“Out west everything has its own space. Every little ramshackle cabin, shack, hut sits perched atop its own little piece of destiny with room to breathe, room to live, room to die. You’ll see them, the dead ones, sitting by the side of the road like some faded grey and rotting mystery, thinking about the good old days before trains and cars and wanting more.”
― Andrea Portes
There lies reminiscent of old times between the creeks of the magnificent rock structures of Midwest America. The fulcrum of human civilization in the vast virgin lands of Utah and Arizona can be found in the mighty Colorado River running like a lifeline vein, cutting and seeping in the tough rocks. Maligning its strong image with her splashing waters, it makes the rocks succumb to its will and melt down. The famous route-66 was my way to Las Vegas, Nevada and it started with a touchdown in Moab, Utah.
The drive through the alleys and mazes of the rustic rock structures was unbelievable. The overwhelming feeling that sneaks inside makes you forget the existence of self in front of these giant stalwarts especially when you are right in front of them standing with your neck bent backwards, trying to take a full gaze at the top and then you step backwards a little, trying to fit in the entire frame in your sight. You know that is not possible, so you go back a bit more and more until you can see the complete entity. And ironically you do that with every passing by structure. Every turn around a mountain feels and looks different. It looked all identical though, when you were approaching it from a point far away.
You saw the whole thing and said to yourself “a jungle of mountains and cliffs and creeks and arches” and “rustic” but when you see it from a close proximity, it is all dissimilar. Every turn and every curve is distinct. And then you step down from your car to take a fine look. , In the middle of this stepping forward and backward and adjusting my view, I realized that I am in some funny leg motion. I stopped, looked around at others and learned that people around me are in the same state of temporary brain freeze. Everybody was so uninhibited by everything around them. Some gawked while some creased foreheads, squinted the eyes and closed their brows.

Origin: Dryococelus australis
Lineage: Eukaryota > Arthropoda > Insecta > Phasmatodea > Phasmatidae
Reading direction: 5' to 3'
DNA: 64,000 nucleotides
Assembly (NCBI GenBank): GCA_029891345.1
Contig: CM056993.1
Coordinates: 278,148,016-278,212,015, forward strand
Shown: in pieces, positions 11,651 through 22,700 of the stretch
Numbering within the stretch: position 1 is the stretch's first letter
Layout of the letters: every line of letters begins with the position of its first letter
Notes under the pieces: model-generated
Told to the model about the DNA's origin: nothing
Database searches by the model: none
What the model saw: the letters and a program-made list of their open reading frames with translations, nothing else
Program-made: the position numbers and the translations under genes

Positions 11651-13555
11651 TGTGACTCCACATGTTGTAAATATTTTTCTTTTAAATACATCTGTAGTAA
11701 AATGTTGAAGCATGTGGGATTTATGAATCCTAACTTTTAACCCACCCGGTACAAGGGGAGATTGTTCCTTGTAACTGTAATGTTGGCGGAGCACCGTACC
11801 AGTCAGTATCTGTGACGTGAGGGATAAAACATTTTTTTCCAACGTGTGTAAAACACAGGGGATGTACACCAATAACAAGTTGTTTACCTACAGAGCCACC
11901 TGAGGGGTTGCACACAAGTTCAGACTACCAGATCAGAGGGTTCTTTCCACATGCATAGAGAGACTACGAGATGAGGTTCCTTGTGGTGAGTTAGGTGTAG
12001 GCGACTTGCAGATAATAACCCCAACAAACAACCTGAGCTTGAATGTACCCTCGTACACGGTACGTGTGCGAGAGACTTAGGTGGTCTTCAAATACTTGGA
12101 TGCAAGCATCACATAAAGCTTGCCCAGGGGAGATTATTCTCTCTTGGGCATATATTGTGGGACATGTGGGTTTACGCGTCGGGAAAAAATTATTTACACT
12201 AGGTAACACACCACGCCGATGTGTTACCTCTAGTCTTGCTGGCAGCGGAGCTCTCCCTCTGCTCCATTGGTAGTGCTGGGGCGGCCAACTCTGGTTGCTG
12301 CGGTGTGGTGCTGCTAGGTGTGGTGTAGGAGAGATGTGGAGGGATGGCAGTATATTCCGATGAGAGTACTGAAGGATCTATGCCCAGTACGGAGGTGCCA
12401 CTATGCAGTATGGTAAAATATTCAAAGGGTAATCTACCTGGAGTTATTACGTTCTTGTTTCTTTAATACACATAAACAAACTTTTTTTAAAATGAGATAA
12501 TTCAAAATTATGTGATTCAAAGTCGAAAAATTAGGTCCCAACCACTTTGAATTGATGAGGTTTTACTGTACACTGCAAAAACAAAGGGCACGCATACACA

At this moment you realize that everybody around you has a unanimous state of body and reaction. We all share a similar state of being. Everything becomes the same in such a benign presence. It is not because of the size of the structure in front of you for man has seen and made bigger towers and sky scrapers. It is because making such a magnanimous labyrinth of arches out of a piece of earth is something man can never do. It is true that man fears the unconquered just as it fears the unknown. And it is true that this attribute makes these structures godly. Man fears god as man fears unknown. It is because of the mystery that lies in them that makes man stand still. These are the times which hardly go noticed by us. Nobody remembers how we looked while we were awestruck. All we remember is how good we looked in those pictures of us clicked at that time.
These arches and stone mountains have been there, upright, tall and unconquered since ages. And so in front of all these godly structures, we all stand equal, in same bewilderment … in a similar being!